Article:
resourcesABOUT MT AUTHOR GUIDELINES CLASSIFIEDS EDITORIAL CALENDAR MEDIA GUIDE MASSAGE MART SCHOOLS & EDUCATION FEEDBACK
Marijuana, Apathy and Chinese Medicine, Part 1
This article was written in response to the unheeded acceptance of marijuana as a harmless substance that potentially does good when used for the medical relief of pain.
A Poor Choice for Pain Relief
Acetaminophen is the most popular pain reliever in the U.S., accounting for an estimated 27 billion annual doses as of 2009. With 100,000-plus hospital visits a year by users, it's also the most likely to be taken inappropriately.
Reducing the Autogenic Inhibition Reflex: Making Weak Muscles Strong
The autogenic inhibition (AI) reflex is a sudden relaxation of a muscle in response to excess tension.
Integrating Art with Clinical Practice for Patients with PTSD: The Artemis Project
Are you restricted by those one-on-one clinic dynamics? Why not join colleagues and clients in experimental group settings? Three of us volunteered to do just that in Austin on behalf of women veteranss from all branches of the service.
Rethinking Musculoskeletal Pain – A Public Health Perspective
The American Public Health Association (APHA) is the world's oldest and largest association of its kind, founded more than 140 years ago and boasting over 25,000 members.
The Tide is Rising in the Acupuncture Profession
Former President Ronald Regan said, "When the tide rises all boats float." The tide is rising for the acupuncture profession. Many forces outside the profession are helping the tides to rise.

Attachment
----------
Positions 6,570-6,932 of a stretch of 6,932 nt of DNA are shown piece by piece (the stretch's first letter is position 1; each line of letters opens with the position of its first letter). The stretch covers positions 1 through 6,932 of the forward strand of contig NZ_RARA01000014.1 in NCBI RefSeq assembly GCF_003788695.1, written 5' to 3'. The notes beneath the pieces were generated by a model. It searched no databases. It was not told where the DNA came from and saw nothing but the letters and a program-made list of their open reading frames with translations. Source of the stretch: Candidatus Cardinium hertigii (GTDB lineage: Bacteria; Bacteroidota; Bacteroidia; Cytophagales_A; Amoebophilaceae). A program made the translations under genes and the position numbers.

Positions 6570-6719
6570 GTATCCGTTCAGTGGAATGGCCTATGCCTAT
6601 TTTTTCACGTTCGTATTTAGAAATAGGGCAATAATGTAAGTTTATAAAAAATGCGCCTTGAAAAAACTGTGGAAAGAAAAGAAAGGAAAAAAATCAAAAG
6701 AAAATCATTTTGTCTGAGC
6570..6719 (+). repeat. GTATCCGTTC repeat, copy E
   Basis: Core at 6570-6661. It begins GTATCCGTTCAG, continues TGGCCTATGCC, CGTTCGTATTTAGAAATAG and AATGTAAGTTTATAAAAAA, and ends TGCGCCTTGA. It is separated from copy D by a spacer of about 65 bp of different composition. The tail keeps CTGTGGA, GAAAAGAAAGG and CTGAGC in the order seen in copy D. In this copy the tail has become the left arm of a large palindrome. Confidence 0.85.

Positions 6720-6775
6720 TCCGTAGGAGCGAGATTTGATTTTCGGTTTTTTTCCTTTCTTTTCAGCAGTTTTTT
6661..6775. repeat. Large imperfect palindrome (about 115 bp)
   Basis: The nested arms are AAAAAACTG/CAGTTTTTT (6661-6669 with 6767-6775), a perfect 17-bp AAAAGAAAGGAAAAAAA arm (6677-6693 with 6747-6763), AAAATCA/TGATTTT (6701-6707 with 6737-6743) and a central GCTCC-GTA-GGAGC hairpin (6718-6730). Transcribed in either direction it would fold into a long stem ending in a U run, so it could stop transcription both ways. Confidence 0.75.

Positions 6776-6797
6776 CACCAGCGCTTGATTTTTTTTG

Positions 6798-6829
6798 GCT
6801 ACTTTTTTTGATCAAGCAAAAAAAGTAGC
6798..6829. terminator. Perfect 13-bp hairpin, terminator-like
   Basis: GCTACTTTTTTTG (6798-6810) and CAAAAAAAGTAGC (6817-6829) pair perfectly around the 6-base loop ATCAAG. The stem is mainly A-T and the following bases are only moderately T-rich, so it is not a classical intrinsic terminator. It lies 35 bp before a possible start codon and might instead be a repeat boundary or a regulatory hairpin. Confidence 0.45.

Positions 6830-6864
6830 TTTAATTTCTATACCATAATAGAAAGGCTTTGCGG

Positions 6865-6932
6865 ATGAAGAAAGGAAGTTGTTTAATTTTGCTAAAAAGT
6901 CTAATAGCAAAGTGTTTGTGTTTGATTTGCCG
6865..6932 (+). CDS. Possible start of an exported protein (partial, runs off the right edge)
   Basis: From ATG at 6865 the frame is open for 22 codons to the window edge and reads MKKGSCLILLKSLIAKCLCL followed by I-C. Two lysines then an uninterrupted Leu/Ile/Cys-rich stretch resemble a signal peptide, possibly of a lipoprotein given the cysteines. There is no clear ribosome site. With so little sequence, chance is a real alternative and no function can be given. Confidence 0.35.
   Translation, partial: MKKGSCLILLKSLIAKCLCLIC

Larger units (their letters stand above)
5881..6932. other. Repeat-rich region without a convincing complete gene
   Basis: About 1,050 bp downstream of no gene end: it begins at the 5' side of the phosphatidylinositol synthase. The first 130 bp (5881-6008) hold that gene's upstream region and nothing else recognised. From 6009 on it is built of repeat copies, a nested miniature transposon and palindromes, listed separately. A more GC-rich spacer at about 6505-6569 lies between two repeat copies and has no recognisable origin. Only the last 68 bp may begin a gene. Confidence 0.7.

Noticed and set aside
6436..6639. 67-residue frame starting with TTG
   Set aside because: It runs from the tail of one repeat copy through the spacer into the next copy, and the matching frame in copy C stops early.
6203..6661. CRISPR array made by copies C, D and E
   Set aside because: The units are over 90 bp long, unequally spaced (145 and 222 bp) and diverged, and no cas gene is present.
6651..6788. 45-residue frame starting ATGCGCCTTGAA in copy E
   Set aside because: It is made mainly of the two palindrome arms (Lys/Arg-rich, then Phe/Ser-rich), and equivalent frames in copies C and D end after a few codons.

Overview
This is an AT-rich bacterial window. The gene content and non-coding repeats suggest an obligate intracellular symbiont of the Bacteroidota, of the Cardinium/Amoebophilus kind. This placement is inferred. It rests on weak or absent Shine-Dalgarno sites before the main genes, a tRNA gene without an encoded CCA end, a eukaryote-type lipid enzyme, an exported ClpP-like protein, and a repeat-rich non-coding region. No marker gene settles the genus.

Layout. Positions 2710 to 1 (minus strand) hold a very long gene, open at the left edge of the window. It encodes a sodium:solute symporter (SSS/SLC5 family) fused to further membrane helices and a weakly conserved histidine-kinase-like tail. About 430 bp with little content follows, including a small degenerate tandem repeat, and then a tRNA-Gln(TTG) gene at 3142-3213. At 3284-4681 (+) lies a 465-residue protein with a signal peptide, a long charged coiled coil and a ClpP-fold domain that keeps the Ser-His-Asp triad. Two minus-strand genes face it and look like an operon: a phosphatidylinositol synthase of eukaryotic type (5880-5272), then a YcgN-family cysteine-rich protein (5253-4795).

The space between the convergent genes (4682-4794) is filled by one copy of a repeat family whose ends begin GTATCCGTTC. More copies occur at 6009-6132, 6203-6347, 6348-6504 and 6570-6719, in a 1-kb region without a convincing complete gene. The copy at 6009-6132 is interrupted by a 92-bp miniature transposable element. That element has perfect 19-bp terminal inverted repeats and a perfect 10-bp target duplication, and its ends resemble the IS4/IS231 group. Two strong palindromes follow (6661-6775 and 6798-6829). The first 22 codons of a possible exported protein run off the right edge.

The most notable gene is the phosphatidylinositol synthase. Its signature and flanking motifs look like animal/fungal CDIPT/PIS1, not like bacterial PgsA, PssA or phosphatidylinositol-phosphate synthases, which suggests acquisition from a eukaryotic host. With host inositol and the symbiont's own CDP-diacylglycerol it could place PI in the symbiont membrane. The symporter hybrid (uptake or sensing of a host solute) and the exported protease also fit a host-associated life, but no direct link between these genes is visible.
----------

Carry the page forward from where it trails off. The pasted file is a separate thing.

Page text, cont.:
Green Tea Improves Cognitive Function in Elderly Subjects
Publishing their results in the journal Nutrients in May 2014, researchers showed that drinking the equivalent of 2-4 cups of brewed green tea (or bottled tea) daily improved cognitive function or reduced the progression of cognitive dysfunction in elderly subjects.
Giving Vets the Care They Deserve
The Department of Veterans Affairs (VA) administers the largest integrated health care system in the United States.
Our Biggest Challenges to Compete in Wellness Care
In the first article in this four-article series [May 1 DC], I made the case that chiropractors should either embrace offering lifestyle wellness in their practices or face the possibility of losing their place in the wellness care marketplace.
We Get Letters & Email
A House Divided? (May 1 issue) provoked significant response from readers. Here are several of the surprisingly similar comments we received.
Leg-Length Inequality and Pelvic Fixation: A New Approach to the Negative Derifield (Part 2)
As we noted in our previous article, with a positive Derifield (+D), the doctor observes the reactive (shorter) leg in the prone position that becomes longer or "crosses over" in the flexed position.
Spieth Thanks His Chiropractor After Historic Masters Win
Jordan Spieth didn't just capture the hearts of golf enthusiasts worldwide with his record-setting, wire-to-wire victory at the 79th Masters Tournament.
The Challenges of Integrating Eastern and Western Medicine
My Masters thesis was titled, "The Challenges of Integrating Eastern and Western Medicine," which highlighted several reasons why it is hard for these two worlds to mix.
Professional Credentialing and Board Certification: An Ethical Faux Pas
Because of the Affordable Care Act, health care systems are coordinating care through accountable care organizations (ACOs) in order to reduce the cost of care and improve quality of care.
How Much Do You Know About the Benefits of Birds Nest?
Edible bird's nest is the nest made by the Swiftlet bird of Southeast Asia that is usually prepared as a soup and prized in Chinese culture as a healthful delicacy.
Medicine is Clumsy, Don't You Be
All medical systems have clumsiness in them. If the technique isn't, the practitioner is. Everyone in every form of medicine is striving to improve. That is why we call it practice.
ACA or ICA: Which Best Represents You?